#DITakover on Instagram: Studio Formafantasma

Italian design duo Studio Formafantasma took us on a strange and wondrous journey through their creative process in their takeover of our Instagram account.

We knew to expect the unexpected from a pair of designers who experiment with fish skin, cow bladders, animal blood and even lava. Never ones to do anything half-baked, the Italian designers Simone Farresin and Andrea Trimarchi of Studio Formafantasma gave us an in-depth look at their ideas, work process and influences in their Instagram #DITakeover.

They started off with a bang – a video of the eruption of Etna, the biggest active volcano in Europe, in Farresin’s native Sicily. The most loved picture from their takeover was a beehive vase by Tomas Libertiny, which was created by placing a basic beeswax mould printed with a honeycomb pattern into a beehive.

Check our IG account for more images from Formafantasma’s takeover. This week the #DITakeover goes to Stevo Dirnberger and Chanel Cartell of How Far From Home, who are currently on a creative sabbatical travelling the world after being inspired by Design Indaba 2014 speaker Stefan Sagmeister and his theory of time off. 

"Palazzo Steri Abatellis-Palermo, 1400/1952. This building host the Gallery of Art for the Sicilian region, beautifully restored in the 1952 by Carlo Scarpa. #DITakeOver"

"Metahaven-SeaLand Identity Project, 2003. Sealand Identity Project a national visual identity for the Principality of Sealand. Sealand is a mini-state, situated on a former anti-aircraft tower in the North Sea. The fortress was built in World War II to help defend the British Isles against an upcoming German invasion. By 1946, the tower was abandoned by the British armed forces. The structure was squatted in 1967 by an Englishman, Roy Bates. He and his wife proclaimed themselves Prince and Princess of Sealand. Since then, the Principality of Sealand has issued its own passports, currency and stamps. In 2000 became a DataHaven. Metahaven proposed a National visual identity.#DITakeOver"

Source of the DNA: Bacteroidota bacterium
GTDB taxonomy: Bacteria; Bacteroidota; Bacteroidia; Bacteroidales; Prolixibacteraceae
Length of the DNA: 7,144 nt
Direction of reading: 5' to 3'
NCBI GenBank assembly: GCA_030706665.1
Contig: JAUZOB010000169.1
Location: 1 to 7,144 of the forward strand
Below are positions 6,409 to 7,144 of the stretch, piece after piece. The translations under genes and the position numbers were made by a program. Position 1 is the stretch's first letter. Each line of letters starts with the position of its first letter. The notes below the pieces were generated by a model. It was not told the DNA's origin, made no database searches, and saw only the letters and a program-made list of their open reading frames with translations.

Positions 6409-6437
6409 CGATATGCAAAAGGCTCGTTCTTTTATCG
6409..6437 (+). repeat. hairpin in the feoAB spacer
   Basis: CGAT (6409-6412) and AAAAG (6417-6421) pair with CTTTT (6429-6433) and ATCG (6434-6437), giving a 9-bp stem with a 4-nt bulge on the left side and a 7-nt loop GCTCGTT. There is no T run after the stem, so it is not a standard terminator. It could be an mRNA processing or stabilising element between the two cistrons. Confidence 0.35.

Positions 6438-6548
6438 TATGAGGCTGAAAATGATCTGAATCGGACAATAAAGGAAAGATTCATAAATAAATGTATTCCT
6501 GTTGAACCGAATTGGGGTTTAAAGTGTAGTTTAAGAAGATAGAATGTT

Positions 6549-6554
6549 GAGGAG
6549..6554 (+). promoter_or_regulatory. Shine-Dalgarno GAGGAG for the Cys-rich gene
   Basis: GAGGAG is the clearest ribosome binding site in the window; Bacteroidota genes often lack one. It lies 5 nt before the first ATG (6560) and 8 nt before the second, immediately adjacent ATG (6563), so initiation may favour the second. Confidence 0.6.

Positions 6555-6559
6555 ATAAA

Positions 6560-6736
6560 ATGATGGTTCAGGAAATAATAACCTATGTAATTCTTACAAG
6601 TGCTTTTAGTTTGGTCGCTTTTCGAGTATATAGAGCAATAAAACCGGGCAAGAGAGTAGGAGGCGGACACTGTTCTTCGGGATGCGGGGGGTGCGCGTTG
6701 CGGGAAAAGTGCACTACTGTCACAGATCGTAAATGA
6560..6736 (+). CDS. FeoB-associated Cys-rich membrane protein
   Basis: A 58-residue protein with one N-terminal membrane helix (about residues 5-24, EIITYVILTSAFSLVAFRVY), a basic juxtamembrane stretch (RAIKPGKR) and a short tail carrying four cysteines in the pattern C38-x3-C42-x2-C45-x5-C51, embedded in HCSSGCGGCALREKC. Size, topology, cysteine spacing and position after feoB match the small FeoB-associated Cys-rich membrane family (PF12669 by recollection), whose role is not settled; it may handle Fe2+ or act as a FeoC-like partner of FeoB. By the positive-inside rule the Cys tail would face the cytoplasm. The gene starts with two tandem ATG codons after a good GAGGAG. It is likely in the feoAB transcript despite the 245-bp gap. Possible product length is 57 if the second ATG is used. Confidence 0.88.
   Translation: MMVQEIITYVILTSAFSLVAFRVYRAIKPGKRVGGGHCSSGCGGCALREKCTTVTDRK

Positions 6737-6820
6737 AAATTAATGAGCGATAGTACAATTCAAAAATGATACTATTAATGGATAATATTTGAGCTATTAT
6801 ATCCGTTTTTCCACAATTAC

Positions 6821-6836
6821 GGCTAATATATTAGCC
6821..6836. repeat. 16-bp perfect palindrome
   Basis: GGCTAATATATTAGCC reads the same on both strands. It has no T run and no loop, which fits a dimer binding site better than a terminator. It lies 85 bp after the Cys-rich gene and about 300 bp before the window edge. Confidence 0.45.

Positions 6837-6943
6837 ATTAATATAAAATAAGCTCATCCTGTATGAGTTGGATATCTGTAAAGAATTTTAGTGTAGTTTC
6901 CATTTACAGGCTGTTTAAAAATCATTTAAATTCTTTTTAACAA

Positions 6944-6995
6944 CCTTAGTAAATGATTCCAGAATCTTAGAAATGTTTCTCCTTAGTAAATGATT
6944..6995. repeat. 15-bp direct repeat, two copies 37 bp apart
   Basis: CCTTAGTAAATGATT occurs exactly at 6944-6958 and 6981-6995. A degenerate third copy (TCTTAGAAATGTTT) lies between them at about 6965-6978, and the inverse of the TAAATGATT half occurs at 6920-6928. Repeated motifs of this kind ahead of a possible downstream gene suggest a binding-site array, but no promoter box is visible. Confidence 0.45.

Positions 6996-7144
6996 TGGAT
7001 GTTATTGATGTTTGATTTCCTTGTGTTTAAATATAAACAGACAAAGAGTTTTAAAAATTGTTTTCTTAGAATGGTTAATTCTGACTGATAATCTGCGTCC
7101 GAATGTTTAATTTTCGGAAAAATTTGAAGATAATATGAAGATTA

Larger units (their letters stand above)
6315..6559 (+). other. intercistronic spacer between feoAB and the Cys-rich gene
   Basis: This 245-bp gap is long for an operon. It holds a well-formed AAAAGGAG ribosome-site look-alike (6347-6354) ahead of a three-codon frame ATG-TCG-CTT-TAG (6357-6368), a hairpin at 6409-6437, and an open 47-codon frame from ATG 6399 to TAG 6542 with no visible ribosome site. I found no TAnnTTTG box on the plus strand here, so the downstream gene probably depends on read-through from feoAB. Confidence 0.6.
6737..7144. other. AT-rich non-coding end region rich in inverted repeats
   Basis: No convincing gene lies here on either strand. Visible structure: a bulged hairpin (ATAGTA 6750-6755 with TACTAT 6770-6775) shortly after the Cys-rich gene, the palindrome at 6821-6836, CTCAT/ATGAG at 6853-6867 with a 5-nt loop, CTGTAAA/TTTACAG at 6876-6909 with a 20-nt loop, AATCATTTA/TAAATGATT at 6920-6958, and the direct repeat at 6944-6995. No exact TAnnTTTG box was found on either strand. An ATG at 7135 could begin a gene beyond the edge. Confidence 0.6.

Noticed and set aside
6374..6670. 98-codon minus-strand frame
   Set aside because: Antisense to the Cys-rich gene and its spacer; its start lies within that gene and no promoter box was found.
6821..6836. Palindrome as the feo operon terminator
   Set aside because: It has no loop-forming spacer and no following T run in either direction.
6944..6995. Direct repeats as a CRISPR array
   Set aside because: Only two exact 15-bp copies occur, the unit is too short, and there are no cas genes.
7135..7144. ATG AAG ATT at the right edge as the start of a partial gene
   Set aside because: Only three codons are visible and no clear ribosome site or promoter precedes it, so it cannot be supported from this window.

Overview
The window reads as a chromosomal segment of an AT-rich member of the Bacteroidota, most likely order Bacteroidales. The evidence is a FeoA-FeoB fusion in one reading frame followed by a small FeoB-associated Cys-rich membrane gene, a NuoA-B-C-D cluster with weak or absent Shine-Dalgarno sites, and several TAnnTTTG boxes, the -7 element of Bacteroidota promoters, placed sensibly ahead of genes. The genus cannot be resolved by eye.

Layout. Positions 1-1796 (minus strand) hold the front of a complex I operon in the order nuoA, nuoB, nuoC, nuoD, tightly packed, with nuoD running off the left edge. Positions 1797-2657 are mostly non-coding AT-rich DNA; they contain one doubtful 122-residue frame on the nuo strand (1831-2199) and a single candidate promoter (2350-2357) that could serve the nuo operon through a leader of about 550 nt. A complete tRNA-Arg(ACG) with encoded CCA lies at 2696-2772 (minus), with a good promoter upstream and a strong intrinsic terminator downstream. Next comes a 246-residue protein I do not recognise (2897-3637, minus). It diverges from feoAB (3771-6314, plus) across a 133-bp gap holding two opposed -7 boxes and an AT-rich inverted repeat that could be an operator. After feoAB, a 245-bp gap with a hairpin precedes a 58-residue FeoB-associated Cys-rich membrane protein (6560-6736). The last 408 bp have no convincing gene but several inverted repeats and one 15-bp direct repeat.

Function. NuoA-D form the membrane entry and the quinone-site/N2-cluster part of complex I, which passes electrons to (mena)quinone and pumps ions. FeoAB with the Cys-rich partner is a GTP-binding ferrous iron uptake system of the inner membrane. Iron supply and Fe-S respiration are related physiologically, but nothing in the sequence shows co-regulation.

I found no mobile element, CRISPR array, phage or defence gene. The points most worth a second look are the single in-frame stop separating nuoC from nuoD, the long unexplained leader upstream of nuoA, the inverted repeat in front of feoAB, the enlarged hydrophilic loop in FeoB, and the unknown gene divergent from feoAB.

"Nina Gautier-UrticaLab/Wellbeing Department, 2014 Sometimes the most unlikely of raw materials can provide the richest of resources. This is the case with Urtica – better known as the stinging nettle. This unwanted weed has a bad image because any contact brings on a painful rash. And yet, as Nina Gautier reveals, the plant’s properties mean it can be used for everything from medicines to fertiliser. Nina focused on the nettle’s potential for textiles. She used every part of the plant in woven blankets that are surprisingly strong, soft and silky. She mixed nettle fibres into her fabrics and made dyes in multiple shades of green, letting the hidden merits of Urtica shine through.#DITakeOver"
"Celine Gabathuler-Stone Kitchen/Wellbeing Department, 2014. In times gone by, stone was a valued mainstay in the kitchen.The shape of her stone Knife Sharpener ensures that you hold the knife at the right angle during sharpening. Further impressed by the physical properties of stone, Céline went on to create a limestone hot stone, a marble cooler and a natural mineral water filter of Valser Quartzite. Each piece presents stone as a precious and everlasting resource.#DITakeOver"
"Maddalena Selvini/S-POT-Wellbeing Department, 2014. Last of this selection (we could continue for days, we have brilliant students!) Maddalena designed a range of heat-holding vessels Made of a soapstone traditionally quarried and crafted in Italy. Her series can be stacked on a single heat source and used for cooking, or for spreading warmth around the interior. Maddalena also repurposed sand left over from smoothing the soapstone to make compatible stoneware plates, cups and a teapot. #DITakeOver"
"Botanica 2.0-Formafantasma, 2014 Insects collaborate with humans . In partnership with the Dutch Polymer Institute and The Wageningen University we investigated two of the most interesting materials of the Botanica collection: Shellac and Bois-Durci. Shellac, a resin produced via the refining of excrements of insects (lack bug) that colonize trees in several areas of India and Thailand, has been tested on a 3d printer customized with a new extruder. With the project we draw a comparison between lack bug and silk warms and propose a possible scenario where polymers could be farmed in a similar way as silk. #DITakeOver"
"omas Libertiny-Bee Vase, 2008 Insects collaborate with humans The vases are created by placing a basic beeswax mould printed with a honeycomb pattern into a beehive. The bees then do the rest. It takes 40,000 bees a week to make each vase, each of which is completely different.#DITakeOver"

Watch the Talk with Thomas Heatherwick